I became a sports fan in 2010—the year the San Francisco Giants won the World Series. I now root for the Giants, the 49ers, the Raiders and the Warriors. This time of year, I turn my attention to football.
Huge men in padded uniforms run around trying to break each other’s limbs, and for the most part, they’re successful.
The weekly injury report is a running commentary on the game’s violence. Broken legs, ankles and knees, separated shoulders, the ubiquitous ACL injuries and most disturbing, concussions, with their life-dimming implications.
But football is the ultimate guy culture. These players love pitting their wits and brute strength against their opponents.
What motivates these guys and keeps them competing?
What keeps them coming back is the elusive dream of a Super Bowl ring, but you can’t win without an elite quarterback and some really explosive receivers with great hands.
You need a strong offensive line, a ferocious defense. You really have to have it all. Including superb coaches. And it’s up to the coaches to keep these behemoths motivated.
Looking at how football coaches are motivating their teams, we find that the lessons aren’t limited to football. They’re also life and business lessons.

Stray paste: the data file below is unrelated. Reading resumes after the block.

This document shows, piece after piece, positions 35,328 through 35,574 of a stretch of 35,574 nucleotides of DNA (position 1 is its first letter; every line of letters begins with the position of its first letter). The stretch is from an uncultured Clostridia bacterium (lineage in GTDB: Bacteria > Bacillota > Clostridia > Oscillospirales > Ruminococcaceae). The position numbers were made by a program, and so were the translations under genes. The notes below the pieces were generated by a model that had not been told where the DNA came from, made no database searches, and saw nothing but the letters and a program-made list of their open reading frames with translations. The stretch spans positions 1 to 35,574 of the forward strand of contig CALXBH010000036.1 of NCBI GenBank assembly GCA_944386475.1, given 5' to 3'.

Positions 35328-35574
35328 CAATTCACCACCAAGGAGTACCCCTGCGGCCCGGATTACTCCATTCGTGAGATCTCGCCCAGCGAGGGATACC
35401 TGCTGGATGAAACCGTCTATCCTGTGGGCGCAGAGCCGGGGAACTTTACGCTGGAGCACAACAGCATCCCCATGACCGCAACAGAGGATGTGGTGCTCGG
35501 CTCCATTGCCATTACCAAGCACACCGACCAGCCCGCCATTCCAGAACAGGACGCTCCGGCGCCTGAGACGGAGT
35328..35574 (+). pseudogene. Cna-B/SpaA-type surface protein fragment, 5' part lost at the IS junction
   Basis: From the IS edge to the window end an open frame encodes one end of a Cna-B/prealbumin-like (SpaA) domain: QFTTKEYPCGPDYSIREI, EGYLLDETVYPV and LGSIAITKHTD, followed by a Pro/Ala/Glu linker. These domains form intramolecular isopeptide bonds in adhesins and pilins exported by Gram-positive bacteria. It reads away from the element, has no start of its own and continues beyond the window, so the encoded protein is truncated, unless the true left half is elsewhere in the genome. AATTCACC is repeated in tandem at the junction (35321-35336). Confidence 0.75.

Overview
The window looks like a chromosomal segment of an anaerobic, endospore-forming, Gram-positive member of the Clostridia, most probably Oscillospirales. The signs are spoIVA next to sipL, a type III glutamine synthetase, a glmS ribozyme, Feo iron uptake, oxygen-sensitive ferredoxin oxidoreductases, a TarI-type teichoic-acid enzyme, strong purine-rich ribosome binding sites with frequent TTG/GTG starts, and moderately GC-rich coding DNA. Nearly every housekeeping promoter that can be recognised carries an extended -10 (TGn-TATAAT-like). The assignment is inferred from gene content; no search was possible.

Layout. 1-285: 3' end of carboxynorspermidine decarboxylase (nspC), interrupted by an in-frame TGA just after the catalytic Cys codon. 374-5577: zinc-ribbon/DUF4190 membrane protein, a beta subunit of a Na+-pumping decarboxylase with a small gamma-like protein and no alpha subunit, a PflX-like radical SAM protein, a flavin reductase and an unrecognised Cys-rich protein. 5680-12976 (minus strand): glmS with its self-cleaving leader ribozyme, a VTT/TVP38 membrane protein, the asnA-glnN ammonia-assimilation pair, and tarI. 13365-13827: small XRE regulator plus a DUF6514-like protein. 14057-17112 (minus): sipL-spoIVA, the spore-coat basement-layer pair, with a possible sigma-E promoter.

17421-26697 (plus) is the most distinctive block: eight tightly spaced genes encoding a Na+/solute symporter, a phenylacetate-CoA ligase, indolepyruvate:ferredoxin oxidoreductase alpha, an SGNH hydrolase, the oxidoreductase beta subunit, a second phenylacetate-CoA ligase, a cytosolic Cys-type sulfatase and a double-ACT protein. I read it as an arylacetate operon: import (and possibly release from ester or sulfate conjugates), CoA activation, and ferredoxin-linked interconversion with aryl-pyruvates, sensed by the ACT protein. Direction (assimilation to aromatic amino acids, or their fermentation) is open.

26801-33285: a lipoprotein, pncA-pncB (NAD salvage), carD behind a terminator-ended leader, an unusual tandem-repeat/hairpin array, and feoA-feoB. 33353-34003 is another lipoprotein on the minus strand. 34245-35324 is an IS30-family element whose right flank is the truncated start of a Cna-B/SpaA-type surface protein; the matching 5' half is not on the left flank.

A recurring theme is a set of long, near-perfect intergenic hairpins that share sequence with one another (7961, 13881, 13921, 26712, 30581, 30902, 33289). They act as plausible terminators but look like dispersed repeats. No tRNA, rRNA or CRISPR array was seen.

Tom Coughlin, longtime coach of the New York Giants, is a huge fan of the daily quote.
One of his favorites: “Be where your feet are.” Focus on what you’re doing right now. If you’re running routes, focus on routes, not what you’re having for dinner.
Bruce Arians, Arizona Cardinals:
“It’s a short elevator to the back of the sh*thouse. All of a sudden, I’m the greatest damn coach in the world. I’ve been a sorry SOB for 17, 18 years now. That ain’t changed just because we won a couple games.”
Who can’t relate to this one?
Everyone loves a winner, but sports fans are particularly fickle. Make a few mistakes and we all know how hard it is to claw your way back up into people’s good graces.
We need to be consistent, playing at the top of our games. Make a mistake, and like Arians, we start playing catch-up.
Pete Carroll, Seattle Seahawks:
“Each person holds so much power within themselves that needs to be let out. Sometimes they just need a little nudge, a little direction, a little support, a little coaching, and the greatest things can happen.”
It’s amazing what can happen when people show confidence in you. Anyone who’s had a mentor who challenged and supported him/her knows what a difference-maker this can be.
Jim Harbaugh, University of Michigan:
“Attack each day with an enthusiasm unknown to mankind.”
Apparently this was Harbaugh’s dad’s favorite saying, the way he brought his kids up.
Each day offers new opportunities; like Harbs, we need to attack each day with unbridled enthusiasm.
If we take the collective advice of these seasoned, fierce competitors who’ve known their share of wins and losses and career highs and lows, we’ll be focused, enthusiastic, confident and persistent — requirements for football, life and business.